posted by needlegrrl to Education (45 answers total) 14 users marked this as a favorite
 
I'm not going to go in order, so bear with me ...
If you can, maybe take a drive so there are visual distractions - this helps tremendously in talking with teenagers! Make it a trip with a destination she likes -- ice cream, mall, whatever.
I don't think you should talk about the cold sores during this particular conversation.
11.5 is definitely not too young -- she's surely going to start menstruating soon.
I think the way you laid it out in your "I plan on..." paragraph is great! If you could be relaxed, throw in some humor, all the better.
I would open with talking about how her body is changing to prepare for adulthood, so you're telling her this so she understands what's coming but that SEX IS FOR GROWN UPS, no matter who tells you different, because with it comes responsibilities, benefits and consequences that teenagers should not have to worry about -- it's her time to be free, and sex requires commitment (to one's own physical safety, health, avoiding pregnancy).
I would not send her to Scarlet -- she'll find her own resources through her friends or on her own.
I especially like that you're going to push ahead with the talk anyway, even if she tries to get out of it.
You sound like a great aunt, and you are on the right track, in my (motherly) opinion!
posted by thinkpiece at 5:14 AM on July 16, 2011


My parents used some kind of (german) comic book and read it to me. I did an amazon search but I did not find it, but it seems there are a lot of books for this purpose.
posted by donut at 5:17 AM on July 16, 2011


Your plan sounds great. I'm glad your niece has somebody looking out for her.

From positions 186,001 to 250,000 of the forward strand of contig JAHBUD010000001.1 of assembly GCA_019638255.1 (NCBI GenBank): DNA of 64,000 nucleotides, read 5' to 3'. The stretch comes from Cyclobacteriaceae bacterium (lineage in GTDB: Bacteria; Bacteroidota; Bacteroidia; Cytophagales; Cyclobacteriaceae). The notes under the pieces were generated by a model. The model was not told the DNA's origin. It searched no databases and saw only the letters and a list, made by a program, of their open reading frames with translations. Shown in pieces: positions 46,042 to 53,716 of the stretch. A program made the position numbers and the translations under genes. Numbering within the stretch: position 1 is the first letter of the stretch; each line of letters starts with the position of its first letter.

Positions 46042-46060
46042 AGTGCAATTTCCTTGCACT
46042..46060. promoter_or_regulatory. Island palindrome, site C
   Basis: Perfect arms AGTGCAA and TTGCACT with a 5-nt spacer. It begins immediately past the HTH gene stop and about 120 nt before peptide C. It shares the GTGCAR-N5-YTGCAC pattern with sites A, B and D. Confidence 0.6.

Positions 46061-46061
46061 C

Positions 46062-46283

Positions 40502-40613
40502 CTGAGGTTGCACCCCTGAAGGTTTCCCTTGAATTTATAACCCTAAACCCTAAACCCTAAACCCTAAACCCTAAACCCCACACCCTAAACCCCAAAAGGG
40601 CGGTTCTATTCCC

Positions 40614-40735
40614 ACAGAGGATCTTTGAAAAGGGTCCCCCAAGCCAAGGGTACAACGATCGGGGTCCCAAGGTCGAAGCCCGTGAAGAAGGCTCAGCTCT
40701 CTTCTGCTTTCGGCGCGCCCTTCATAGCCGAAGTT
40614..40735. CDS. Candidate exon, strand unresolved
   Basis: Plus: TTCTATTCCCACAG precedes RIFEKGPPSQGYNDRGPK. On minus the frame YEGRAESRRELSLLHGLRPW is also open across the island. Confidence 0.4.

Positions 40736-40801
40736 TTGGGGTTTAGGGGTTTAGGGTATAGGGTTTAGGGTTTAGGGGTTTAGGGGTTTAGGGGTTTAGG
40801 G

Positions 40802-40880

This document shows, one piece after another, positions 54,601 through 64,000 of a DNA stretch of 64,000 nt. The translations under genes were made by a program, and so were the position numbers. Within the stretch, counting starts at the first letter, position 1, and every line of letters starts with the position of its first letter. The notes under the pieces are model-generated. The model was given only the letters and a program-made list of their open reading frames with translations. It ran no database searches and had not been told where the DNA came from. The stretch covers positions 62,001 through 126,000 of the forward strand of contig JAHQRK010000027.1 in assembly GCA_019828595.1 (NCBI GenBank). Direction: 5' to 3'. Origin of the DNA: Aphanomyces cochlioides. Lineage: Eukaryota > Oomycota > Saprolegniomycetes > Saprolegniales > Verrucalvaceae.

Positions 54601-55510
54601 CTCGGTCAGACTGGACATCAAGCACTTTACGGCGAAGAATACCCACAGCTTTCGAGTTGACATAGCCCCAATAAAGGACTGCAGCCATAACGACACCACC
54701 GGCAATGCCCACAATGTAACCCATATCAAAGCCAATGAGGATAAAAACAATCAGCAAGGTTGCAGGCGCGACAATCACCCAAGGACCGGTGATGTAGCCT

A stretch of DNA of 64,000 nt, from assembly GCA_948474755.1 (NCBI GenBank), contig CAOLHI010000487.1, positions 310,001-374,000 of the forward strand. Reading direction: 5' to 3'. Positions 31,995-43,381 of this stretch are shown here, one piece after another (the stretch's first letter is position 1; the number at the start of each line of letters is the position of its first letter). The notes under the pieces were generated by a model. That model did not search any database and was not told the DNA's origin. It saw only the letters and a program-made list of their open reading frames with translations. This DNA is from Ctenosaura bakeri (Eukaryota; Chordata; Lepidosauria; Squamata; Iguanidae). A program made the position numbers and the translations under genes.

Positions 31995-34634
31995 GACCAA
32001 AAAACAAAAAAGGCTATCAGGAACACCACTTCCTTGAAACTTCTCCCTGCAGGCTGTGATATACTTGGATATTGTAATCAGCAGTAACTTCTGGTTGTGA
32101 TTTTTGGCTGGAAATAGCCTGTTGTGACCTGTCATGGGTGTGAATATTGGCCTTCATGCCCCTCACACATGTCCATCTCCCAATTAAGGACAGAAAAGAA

I was the kind of child who would much rather read a book than have an embarrassing conversation with my mother. She bought me a couple of books that were general "Hey your body is changing and also here's some stuff about sex" books, which I think are easier for a child to ease into than something that's only about sex. The one I really remember is Girltalk: All the Stuff Your Sister Never Told You. It was really friendly and frank without being condescending.

I also think the great thing about a book is that your niece can dip back into it at a later date. I remember re-reading parts of Girltalk as I got older and had a better understanding of what sex was. The first time, a lot of it went over my head.
posted by Georgina at 5:46 AM on July 16, 2011


Thinkpiece's idea to go for a drive is a good one - if she doesn't have to look at you she may be more likely to open up.
Make sure you don't assume that she's straight, and talk about how being safe, not being pressured etc also apply if she's having sex with women - if she knows you're open to that possibility, it will probably make it easier for her to come to you later if she has questions.
posted by une_heure_pleine at 5:49 AM on July 16, 2011 [4 favorites]


I'd second a drive or something similar for that talk, otherwise your plan seems good, minus the cold sore bit, I guess. I would actually avoid the "a bit awkward" turn of phrase - its unnecessary information at best.